November 26, 2021

National Catholic Youth Conference 2021

Teens reflect on challenges to faith caused by pandemic

Youths from Holy Family Parish in New Albany take in the sights and sounds of the Saturday morning general session of the National Catholic Youth Conference on Nov. 20 at Lucas Oil Stadium in Indianapolis. (Photo by Sean Gallagher)

Youths from Holy Family Parish in New Albany take in the sights and sounds of the Saturday morning general session of the National Catholic Youth Conference on Nov. 20 at Lucas Oil Stadium in Indianapolis. (Photo by Sean Gallagher)

By Sean Gallagher

Tessa Junk first experienced the National Catholic Youth Conference (NCYC) in Indianapolis in 2019.

Less than four months after the conference, the emergence of the coronavirus pandemic in the U.S. changed her life of faith, especially with the suspension of the public celebration of the sacraments during the first months of the pandemic.

“I definitely distanced myself from my faith, with not being able to go to church,” said Tessa, a student at Sacred Heart Jr./Sr. High School in Salina, Kan. “And I wasn’t able to be with Catholic teenagers at my school that I can share my faith with and talk to.”

So, returning to NCYC this year was a moving experience for her.

“Yesterday, I was bawling my eyes out all day long,” Tessa said of her experience of the first full day of the conference on Nov. 19.

“So, with all of that distancing, coming back here just makes me feel like the Spirit is back in my heart,” she said. “I feel like God is holding onto me. I feel loved way more than I have ever felt love before.”

Many other youths at NCYC this year who attended the conference in Indianapolis in 2019 echoed Tessa’s experience.

“I won’t lie,” said Kellie Simon of Abingdon, Md. “Going through the pandemic put a strain on my faith, especially with not being able to go to Mass every weekend, having to [watch] it online. I thought about why God put us through all of this.”

“The most challenging thing was when we had to watch Mass on TV,” agreed Emma Donovan of Hazel Green, Wis. “It was easy to get distracted and not pay attention as much when we were in the comfort of our own home rather than in a church.”

For some, the challenge to their faith during the pandemic ran even deeper.

Shelby Mai of Salina, Kan., said she didn’t go to Mass as often after parishes started reopening.

“I lost touch with my faith, even though I go to a Catholic school,” she said.

Coming to NCYC this year with many friends from her parish and Catholic high school, though, made a difference for Shelby.

“This has helped me grow in my faith,” she said.

Matthew Heidenreich of the Columbus, Ohio, Diocese said that he may have been in the minority among NCYC participants in noting that his faith grew stronger during the pandemic.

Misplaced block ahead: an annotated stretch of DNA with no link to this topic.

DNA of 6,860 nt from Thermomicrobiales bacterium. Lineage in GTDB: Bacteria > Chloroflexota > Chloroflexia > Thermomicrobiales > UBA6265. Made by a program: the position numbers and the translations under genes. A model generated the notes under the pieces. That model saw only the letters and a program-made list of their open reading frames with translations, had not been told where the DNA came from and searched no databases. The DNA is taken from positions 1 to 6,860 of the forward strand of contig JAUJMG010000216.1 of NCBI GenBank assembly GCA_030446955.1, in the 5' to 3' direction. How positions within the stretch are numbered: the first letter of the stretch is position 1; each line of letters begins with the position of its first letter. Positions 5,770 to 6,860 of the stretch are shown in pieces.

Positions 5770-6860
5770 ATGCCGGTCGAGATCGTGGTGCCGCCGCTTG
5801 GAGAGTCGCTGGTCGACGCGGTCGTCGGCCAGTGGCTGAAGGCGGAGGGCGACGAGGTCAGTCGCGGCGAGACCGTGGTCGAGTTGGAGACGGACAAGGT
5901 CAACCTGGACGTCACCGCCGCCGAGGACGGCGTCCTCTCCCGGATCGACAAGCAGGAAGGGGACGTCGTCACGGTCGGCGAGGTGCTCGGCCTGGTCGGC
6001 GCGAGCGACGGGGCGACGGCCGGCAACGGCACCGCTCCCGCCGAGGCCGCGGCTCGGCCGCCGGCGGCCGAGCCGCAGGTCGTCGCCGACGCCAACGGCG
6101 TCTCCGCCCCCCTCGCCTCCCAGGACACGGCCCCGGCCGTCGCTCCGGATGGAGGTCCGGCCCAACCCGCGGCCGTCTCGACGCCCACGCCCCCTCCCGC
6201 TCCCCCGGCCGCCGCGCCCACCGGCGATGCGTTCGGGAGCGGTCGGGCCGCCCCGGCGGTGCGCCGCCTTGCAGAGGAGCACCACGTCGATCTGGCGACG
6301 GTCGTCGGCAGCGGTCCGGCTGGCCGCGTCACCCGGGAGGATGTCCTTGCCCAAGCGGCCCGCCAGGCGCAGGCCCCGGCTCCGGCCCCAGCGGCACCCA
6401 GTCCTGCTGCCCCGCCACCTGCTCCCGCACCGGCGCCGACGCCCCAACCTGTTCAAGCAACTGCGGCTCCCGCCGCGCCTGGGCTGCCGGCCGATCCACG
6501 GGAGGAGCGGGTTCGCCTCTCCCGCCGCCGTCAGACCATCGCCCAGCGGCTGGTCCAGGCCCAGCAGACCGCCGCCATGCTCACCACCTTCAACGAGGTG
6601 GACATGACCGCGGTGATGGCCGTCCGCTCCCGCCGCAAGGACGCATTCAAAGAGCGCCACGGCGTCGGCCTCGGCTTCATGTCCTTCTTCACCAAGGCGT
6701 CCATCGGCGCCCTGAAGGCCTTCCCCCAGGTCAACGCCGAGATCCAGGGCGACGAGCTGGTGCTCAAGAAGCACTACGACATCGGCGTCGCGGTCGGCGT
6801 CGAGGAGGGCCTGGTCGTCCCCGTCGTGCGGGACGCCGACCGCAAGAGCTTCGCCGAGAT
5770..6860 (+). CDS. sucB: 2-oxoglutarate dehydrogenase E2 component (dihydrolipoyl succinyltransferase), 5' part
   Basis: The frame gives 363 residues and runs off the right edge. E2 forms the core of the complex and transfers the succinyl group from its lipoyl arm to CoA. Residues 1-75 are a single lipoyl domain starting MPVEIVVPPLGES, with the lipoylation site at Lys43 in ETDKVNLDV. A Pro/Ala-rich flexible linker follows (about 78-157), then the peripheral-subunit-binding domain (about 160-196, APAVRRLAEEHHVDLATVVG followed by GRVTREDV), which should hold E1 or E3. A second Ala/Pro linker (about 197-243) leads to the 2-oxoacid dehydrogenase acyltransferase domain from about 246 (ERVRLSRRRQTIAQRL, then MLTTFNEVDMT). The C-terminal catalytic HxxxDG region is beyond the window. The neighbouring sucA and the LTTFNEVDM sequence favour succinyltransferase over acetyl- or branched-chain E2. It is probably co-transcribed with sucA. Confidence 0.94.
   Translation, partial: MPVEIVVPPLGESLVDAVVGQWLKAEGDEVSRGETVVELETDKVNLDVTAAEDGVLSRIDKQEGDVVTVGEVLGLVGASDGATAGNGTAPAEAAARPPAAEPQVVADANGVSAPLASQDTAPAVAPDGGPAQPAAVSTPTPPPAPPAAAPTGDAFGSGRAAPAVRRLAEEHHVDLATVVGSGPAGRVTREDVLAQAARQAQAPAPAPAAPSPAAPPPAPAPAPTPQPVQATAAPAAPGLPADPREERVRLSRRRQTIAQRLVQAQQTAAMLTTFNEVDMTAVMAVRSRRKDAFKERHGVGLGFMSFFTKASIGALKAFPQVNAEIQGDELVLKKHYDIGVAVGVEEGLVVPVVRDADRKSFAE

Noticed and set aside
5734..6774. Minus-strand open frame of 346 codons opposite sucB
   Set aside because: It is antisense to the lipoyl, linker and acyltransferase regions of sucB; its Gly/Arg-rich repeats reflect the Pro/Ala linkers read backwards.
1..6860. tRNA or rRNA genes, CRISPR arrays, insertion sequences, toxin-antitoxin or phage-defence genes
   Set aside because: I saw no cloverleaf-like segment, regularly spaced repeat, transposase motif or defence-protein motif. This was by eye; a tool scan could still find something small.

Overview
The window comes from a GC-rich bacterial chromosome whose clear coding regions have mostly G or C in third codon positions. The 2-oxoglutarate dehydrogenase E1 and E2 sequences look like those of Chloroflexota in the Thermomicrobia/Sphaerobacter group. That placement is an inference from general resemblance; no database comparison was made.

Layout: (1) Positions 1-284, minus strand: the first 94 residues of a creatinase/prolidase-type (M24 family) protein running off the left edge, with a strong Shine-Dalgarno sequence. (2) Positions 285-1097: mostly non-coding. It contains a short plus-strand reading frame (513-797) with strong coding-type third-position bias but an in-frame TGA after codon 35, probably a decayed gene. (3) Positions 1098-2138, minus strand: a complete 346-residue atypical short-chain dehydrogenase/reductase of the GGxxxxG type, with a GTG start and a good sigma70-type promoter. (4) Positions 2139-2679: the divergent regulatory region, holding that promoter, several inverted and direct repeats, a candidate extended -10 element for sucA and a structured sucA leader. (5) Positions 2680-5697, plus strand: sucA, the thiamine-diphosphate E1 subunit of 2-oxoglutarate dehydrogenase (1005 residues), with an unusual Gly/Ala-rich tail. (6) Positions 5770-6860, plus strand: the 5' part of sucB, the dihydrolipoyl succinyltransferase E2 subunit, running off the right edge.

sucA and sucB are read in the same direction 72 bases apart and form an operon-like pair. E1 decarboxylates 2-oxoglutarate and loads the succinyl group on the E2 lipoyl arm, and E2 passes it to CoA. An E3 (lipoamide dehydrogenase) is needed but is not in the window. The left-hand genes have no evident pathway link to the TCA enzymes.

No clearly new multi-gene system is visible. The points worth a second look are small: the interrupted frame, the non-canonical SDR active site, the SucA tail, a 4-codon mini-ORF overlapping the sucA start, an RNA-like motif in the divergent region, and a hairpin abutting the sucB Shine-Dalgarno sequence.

He and about 20 friends met daily on the online video conference platform Zoom during the height of the pandemic to talk about their faith and have one of the group members give a presentation.

“It gave me a chance to root myself more in prayer, because there wasn’t much else to do,” Matthew said. “I re-centered myself because I had been losing my focus on my faith. So, it was a really good time for me.”

Coming to NCYC this year has only increased his positive experience of his faith.

“It’s reassuring to see that the community is still here,” he said. “Everyone’s willing to come back and bear with the confusion and chaos. But we’re all still here and united in faith, which is really cool.”

Seeing enthusiasm in nearly 11,000 Catholic teenagers at NCYC this year gave hope to Ava Glemming of Epiphany Parish in Oklahoma City, Okla.

“It’s rejuvenating,” she said. “The Church was in such a quiet, stagnate place in the middle of the pandemic. It was hard on all of us. So, to see this life again is really magnificent. It’s a testament to God’s glory and all that he can do for us.”

The public suspension of the sacraments, including the Eucharist, helped Jailynn Rowe of Salina, Kan., appreciate the Mass more consciously since parishes reopened.

This was strengthened by her participation in NCYC this year, especially in her experience of eucharistic adoration on the evening of Nov. 19 at Lucas Oil Stadium in Indianapolis.

“After this, I’ll definitely see going to church and the Eucharist a lot differently. During adoration last night, seeing the priest hold the [monstrance], I was like, ‘That’s Jesus Christ right there,’ ” Jailynn said. “So, when I go home, when the priest holds up the host at church, I’m just going to see Jesus.”

Whether the pandemic challenged the faith of some, strengthened it in others or has helped them to appreciate it anew, Matthew said that God has brought good out of the hardships of COVID-19.

“A lot of times, all God needs is an occasion,” he said. “He needs that door being opened. And the pandemic was that door being kicked open with a sledgehammer.” †

 

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